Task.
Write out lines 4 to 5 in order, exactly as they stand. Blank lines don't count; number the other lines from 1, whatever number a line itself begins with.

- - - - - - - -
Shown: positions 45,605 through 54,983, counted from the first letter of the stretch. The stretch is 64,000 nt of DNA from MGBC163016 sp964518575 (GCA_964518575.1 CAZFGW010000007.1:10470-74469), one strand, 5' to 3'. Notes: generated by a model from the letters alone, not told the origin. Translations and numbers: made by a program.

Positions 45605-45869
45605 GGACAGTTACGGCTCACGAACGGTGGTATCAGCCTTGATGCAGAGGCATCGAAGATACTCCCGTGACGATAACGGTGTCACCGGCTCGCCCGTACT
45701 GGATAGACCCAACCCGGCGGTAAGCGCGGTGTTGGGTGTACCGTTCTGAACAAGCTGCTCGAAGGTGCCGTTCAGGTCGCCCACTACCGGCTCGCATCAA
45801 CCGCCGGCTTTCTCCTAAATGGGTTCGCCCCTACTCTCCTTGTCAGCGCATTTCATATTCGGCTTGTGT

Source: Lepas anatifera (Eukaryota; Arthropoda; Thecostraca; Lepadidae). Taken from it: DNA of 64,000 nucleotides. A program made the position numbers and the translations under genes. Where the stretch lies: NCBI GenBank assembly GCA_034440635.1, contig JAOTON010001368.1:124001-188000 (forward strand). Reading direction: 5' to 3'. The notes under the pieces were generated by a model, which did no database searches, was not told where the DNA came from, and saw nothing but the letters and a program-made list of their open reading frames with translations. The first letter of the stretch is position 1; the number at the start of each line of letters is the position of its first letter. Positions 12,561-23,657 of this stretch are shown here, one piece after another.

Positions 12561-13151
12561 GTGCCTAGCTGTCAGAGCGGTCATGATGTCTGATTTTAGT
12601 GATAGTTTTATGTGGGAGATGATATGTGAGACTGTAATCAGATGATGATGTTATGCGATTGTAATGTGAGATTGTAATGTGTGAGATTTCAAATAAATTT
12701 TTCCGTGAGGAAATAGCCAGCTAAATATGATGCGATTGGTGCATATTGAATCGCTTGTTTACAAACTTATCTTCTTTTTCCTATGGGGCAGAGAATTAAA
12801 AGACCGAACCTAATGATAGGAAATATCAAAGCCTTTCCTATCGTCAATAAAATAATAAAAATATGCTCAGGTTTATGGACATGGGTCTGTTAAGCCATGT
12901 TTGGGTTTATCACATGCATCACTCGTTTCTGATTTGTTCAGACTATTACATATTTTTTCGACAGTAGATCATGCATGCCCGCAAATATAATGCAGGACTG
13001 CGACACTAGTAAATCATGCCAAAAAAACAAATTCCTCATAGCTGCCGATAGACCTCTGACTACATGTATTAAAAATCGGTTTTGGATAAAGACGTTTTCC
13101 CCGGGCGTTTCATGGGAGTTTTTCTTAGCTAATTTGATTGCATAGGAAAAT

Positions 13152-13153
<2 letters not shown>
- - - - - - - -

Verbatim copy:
45701 GGATAGACCCAACCCGGCGGTAAGCGCGGTGTTGGGTGTACCGTTCTGAACAAGCTGCTCGAAGGTGCCGTTCAGGTCGCCCACTACCGGCTCGCATCAA
45801 CCGCCGGCTTTCTCCTAAATGGGTTCGCCCCTACTCTCCTTGTCAGCGCATTTCATATTCGGCTTGTGT